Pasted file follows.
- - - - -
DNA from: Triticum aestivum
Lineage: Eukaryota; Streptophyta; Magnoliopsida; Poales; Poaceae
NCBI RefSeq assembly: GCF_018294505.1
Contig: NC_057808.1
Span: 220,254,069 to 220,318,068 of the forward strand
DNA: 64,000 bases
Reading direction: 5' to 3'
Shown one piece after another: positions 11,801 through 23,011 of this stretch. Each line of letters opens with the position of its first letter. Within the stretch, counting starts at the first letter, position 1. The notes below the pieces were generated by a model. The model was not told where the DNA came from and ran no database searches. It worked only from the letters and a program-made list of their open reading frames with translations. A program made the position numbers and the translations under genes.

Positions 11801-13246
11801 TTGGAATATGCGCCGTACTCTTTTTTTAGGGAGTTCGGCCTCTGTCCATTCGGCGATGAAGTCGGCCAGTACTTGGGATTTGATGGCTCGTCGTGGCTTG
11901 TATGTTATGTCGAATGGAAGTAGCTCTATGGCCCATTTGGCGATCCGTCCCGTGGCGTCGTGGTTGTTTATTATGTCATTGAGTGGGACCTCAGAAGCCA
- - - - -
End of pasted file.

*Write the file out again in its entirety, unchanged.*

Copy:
DNA from: Triticum aestivum
Lineage: Eukaryota; Streptophyta; Magnoliopsida; Poales; Poaceae
NCBI RefSeq assembly: GCF_018294505.1
Contig: NC_057808.1
Span: 220,254,069 to 220,318,068 of the forward strand
DNA: 64,000 bases
Reading direction: 5' to 3'
Shown one piece after another: positions 11,801 through 23,011 of this stretch. Each line of letters opens with the position of its first letter. Within the stretch, counting starts at the first letter, position 1. The notes below the pieces were generated by a model. The model was not told where the DNA came from and ran no database searches. It worked only from the letters and a program-made list of their open reading frames with translations. A program made the position numbers and the translations under genes.

Positions 11801-13246
11801 TTGGAATATGCGCCGTACTCTTTTTTTAGGGAGTTCGGCCTCTGTCCATTCGGCGATGAAGTCGGCCAGTACTTGGGATTTGATGGCTCGTCGTGGCTTG
11901 TATGTTATGTCGAATGGAAGTAGCTCTATGGCCCATTTGGCGATCCGTCCCGTGGCGTCGTGGTTGTTTATTATGTCATTGAGTGGGACCTCAGAAGCCA